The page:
Major-minor tonality

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Major-minor tonality , also known as the major-minor system , describes the tonal system that prevailed in western cultures from around 1700 to 1900 , which is based on the use of major and minor scales.


It is a hierarchical order that relates tones, chords and keys to a tonal center ( tonic ). It developed from around 1600 and replaced the system of church modes.

The tonality of the church tonal system was, in addition to the tone supply used, essentially melodically determined by the final tones of the modes , so that one often speaks of modality here instead of tonality . In contrast to this, the major-minor tonal system is predominantly harmonious in that the major scale is thought to be composed of three major triads and the minor scale as composed of three minor triads, the so-called main triads. The C major scale, for example, is traced back to the layering of thirds c, d, e, f, g, a, h. The central triad ceg is referred to as the tonic, the triad following at the top ghd as the dominant , and the triad following at the bottom as the subdominant .

From around 1900 (in some cases even earlier) there was a more or less strong solution from the system of major-minor tonality, which in the extreme led to atonality . The currents that broke away from the major-minor system, but not entirely from the tonality, are usually referred to as extended or free tonality .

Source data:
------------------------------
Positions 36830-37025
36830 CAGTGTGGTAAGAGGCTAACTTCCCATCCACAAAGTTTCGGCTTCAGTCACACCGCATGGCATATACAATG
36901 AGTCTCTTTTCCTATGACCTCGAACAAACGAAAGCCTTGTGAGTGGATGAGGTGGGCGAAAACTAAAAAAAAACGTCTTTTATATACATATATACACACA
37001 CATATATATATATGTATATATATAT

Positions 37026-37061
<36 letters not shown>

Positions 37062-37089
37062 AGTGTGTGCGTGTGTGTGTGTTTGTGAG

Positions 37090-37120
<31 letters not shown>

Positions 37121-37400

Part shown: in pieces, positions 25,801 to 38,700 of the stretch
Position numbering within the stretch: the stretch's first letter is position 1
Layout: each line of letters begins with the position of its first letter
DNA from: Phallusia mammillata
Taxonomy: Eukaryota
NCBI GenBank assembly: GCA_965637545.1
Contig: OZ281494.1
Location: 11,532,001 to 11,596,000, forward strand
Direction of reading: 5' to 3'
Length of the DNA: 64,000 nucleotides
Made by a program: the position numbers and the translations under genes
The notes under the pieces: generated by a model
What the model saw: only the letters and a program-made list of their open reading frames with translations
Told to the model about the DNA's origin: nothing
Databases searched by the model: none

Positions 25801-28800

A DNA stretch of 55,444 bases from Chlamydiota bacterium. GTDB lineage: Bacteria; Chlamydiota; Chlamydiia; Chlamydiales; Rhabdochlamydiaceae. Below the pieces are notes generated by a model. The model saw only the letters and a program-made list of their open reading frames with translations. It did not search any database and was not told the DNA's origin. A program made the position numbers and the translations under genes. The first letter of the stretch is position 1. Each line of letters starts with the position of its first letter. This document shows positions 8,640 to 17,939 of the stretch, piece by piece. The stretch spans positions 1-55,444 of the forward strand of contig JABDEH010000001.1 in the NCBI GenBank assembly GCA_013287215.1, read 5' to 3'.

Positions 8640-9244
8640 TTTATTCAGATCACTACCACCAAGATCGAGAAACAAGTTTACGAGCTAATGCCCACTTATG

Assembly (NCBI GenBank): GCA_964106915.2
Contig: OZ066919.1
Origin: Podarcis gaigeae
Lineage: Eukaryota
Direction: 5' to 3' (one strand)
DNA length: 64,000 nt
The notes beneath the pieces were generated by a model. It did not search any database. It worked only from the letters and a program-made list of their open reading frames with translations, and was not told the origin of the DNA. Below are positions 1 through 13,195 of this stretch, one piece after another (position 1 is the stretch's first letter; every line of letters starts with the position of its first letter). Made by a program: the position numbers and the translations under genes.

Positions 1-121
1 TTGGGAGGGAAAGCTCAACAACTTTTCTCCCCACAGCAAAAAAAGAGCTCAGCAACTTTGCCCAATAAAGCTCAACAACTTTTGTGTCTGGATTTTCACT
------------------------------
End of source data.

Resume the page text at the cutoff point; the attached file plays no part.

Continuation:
Despite the diverse new currents, the major-minor tonality is still alive today, for example in folk music and the hit industry .

Individual evidence

  1. Reinhard Amon: Lexicon of Harmony. 2005, p. 165.


In the literature, the term tonality is mainly explained; Durmolltonal is used in the sense explained above.

  • Reinhard Amon: Lexicon of harmony. Reference work on major minor harmony with analysis codes for functions, levels and jazz chords. Doblinger et al., Vienna et al. 2005, ISBN 3-900695-70-9 , pp. 274-277.